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  Founder: Len Mullenger
Classical Editor: Rob Barnett

Ernest BLOCH (1880-1959)
The Complete Music for Violin and Piano - volume 1
Violin Sonata No. 1 (1920) [25.56]
Abodah (1929) [5.28]
Suite No. 1 for solo violin (1958) [11.15]
Suite Hébraïque (1951) [10.41]
The Weilerstein Duo
rec. Eastman School of Music, 2-3 April, 10-12 Aug 1985. DDD
ARABESQUE RECORDINGS Z6605 [55.23]

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Ernest BLOCH (1880-1959)

The Complete Music for Violin and Piano - volume 2
Violin Sonata No. 2 Poème Mystique (1924) [20.05]
Baal Shem (1923) [11.47]
Suite No. 2 for solo violin (1958) [11.15]
Nuit Exotique (1925) [7.41]
The Weilerstein Duo
rec. Eastman School of Music, 2-3 April, 10-12 Aug 1985. DDD
ARABESQUE RECORDINGS Z6606 [51.39]

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AVAILABILITY
www.arabesquerecords.com
info@arabesquerecords.com
1.800.966.1416
fax: 212.730.8316

While Laurel have done a great deal for Bloch we must not overlook the exhaustive work of Arabesque in documenting his chamber music. This has been done with thoroughness and with flair. Their discs are too easy to overlook largely because they have been in the catalogue for so long and their profile has fallen.

Arabesque's Bloch family are worth listing as a reminder of its breadth of coverage:-
Music for violin and piano: Vol. 1 (Weilerstein Duo) Z6605
Music for violin and piano: Vol. 2 (Weilerstein Duo) Z6606
String Quartet No. 1 Portland Quartet Z6543
String Quartets Nos. 2 and 3 Portland Quartet Z6626
String Quartets Nos. 4 and 5 Portland Quartet Z6627
Piano Quintets No. 1 and 2, Paul Posnak (piano) Portland Quartet Z6618

Violin Sonata No. 1: After the ruthlessly threatening manichean fury the second movement rises from an impressionistic haze to impassioned heights only to subside into the same lapping haze. In the final movement, acidly searing singing and splenetic, the listener is not short-changed in the currency of anger.

Abodah, with all its shadow-cast mid-Eastern sway, was written for the seven year old Yehudi Menuhin. Into it Bloch focused his prayerful wonder at Menuhin's extraordinary God-given talent. Menuhin was of course to record the Violin Concerto in years to come. Abodah signifies God's worship. This reverential piece was the first work ever dedicated to Menuhin.

The Suite No. 1 is in five sections played without break. It was written to a Menuhin commission after Yehudi and Diana had braved a six hour journey to visit the ailing 78 year old composer. This is music that, for the most part, manages to cast off the patterned academicism often attaching to such solo efforts. The Bachian tribute is there [6.20] but spliced with Bloch's roving Hebraic tendency.

The Suite Hébraïque is in three movements. The Rhapsody is the longest movement; almost as long as the Processional and Affirmation put together. The Rhapsody is pensive, garrulous, tonal, looking both eastwards and westwards and employing Hassidic melisma. The Processional suggests a brisk-paced cortege. It certainly does not linger. Affirmation has that same middle-eastern swaying melisma we find in Rhapsody. It finishes with a Pulcinella-esque valedictory gesture.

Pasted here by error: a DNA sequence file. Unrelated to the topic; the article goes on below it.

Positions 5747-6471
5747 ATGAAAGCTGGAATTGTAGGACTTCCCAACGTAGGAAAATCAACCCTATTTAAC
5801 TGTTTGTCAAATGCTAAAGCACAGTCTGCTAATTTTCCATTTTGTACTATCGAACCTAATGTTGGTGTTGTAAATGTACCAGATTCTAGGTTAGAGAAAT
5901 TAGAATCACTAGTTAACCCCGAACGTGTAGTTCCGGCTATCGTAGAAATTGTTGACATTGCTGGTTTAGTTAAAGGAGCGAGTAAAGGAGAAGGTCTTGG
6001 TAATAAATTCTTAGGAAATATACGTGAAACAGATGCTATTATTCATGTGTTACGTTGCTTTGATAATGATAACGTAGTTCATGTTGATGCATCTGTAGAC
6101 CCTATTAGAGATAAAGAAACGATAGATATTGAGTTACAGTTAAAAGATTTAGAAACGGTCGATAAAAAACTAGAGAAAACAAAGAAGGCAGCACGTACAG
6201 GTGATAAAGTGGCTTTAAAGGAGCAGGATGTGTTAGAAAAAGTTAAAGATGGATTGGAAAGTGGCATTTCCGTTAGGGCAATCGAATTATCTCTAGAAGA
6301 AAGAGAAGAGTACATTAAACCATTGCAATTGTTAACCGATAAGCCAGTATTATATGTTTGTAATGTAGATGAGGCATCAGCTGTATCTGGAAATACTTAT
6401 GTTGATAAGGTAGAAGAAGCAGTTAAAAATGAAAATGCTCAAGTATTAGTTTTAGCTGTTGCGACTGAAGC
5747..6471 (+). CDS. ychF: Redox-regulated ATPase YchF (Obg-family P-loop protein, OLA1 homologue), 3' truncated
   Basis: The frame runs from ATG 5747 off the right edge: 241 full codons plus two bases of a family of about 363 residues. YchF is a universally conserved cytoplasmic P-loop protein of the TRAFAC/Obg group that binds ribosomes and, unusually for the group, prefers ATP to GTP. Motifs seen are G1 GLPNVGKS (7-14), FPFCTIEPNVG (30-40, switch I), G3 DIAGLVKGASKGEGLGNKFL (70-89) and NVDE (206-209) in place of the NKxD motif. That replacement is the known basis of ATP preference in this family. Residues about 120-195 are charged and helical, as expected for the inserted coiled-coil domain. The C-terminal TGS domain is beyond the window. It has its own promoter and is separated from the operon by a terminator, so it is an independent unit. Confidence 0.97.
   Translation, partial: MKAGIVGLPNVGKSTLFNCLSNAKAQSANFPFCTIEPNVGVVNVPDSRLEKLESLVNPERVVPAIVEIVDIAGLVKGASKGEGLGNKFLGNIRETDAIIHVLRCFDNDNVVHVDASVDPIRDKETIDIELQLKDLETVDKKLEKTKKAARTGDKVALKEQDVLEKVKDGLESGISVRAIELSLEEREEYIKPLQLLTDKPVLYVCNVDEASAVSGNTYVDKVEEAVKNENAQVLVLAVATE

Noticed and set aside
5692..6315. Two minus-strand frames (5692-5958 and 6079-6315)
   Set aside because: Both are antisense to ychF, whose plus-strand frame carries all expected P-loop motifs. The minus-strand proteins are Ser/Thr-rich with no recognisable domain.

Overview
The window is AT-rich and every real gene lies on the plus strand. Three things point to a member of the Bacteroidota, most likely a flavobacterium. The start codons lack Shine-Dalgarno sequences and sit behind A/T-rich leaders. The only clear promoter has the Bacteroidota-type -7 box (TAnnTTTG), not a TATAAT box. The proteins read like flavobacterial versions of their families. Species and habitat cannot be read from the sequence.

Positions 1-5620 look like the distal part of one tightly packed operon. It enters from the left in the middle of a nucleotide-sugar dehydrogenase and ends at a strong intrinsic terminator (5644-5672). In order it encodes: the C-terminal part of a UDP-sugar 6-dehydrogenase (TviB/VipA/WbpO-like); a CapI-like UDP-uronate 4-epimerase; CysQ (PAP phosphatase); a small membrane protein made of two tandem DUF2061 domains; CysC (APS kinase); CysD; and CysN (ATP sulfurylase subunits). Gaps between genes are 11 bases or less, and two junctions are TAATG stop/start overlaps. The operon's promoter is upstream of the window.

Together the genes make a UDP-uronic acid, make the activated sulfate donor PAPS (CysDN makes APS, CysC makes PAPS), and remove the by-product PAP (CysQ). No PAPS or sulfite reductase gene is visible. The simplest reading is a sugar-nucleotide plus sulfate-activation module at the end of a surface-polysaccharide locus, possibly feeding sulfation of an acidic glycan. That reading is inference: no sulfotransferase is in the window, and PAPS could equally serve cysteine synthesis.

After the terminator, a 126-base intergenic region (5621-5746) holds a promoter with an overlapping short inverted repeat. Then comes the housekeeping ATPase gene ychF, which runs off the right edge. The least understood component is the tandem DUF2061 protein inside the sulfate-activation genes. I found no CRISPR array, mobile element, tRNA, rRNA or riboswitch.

The second volume starts with the 20 minute Poème Mystique. This stands somewhere between Griffes, Scriabin, Ravel and, disconcertingly, Michael Tippett's extraordinarily elaborate tracery in the Corelli Fantasia. The piano and violin are equal partners in this. The contrast between the hell-raising spleen of the First Sonata and the predominant serenity in this work is stark. Most of the work was composed in Santa Fe. The two players touch in the impressionistic and mystical textures and colours with great sensitivity. The way is made clear for one of Bloch’s lovely all-conquering melodies taken by the violin at 11.02. This is something to treasure. The work ends in shudderingly positive excitement and clamantly rapturous singing tone.

Baal Shem is well known not least for Nigun that display piece taken up by many including Heifetz. The movements are Vidui (Contrition), Nigun (Improvisation); Simchas Torah (Rejoicing). Vidui I can best describe as a meditation shaken by passionate storms, while Nigun is tempestuous and full of virtuosic caprice. Listen to the attack of the harp figuration for the piano at 2.03. The Simchas Torah is outgoing and optimistic with the violin singing its considerable heart out. Here, as elsewhere in these two discs, the Weilersteins reveal very considerable strengths. The most convincing playing yet and the most triumphant.

The Second Suite for solo violin is changeable and charged with volatility even if the academic profile raises its head here, more so than in No 1. It is a work that holds the interest but not the affection. Contrast this with Nuit Exotique, a work dedicated to Joseph Szigeti, a soloist who, along with Menuhin, also played the Bloch Violin Concerto. This may perhaps be bracketed with works such as Szymanowski's Fontane d'Arethuse or the Song of Roxanne. It has that same Sicilian-Arabic mystical mien that suffuses the Polish composer's Krol Roger.
The recording is strong and clear and the Weilerstein Duo fully engage with the music even though some of these pieces must have been learnt specially for this project without the benefit of live concert performance.
As with the quartets discs the annotation is of a high standard.
To the best of my knowledge no other company has achieved such thorough coverage on CD and while you may well prefer individual works in isolated collections on other labels the present performances and recordings are of the very highest standard.

Rob Barnett



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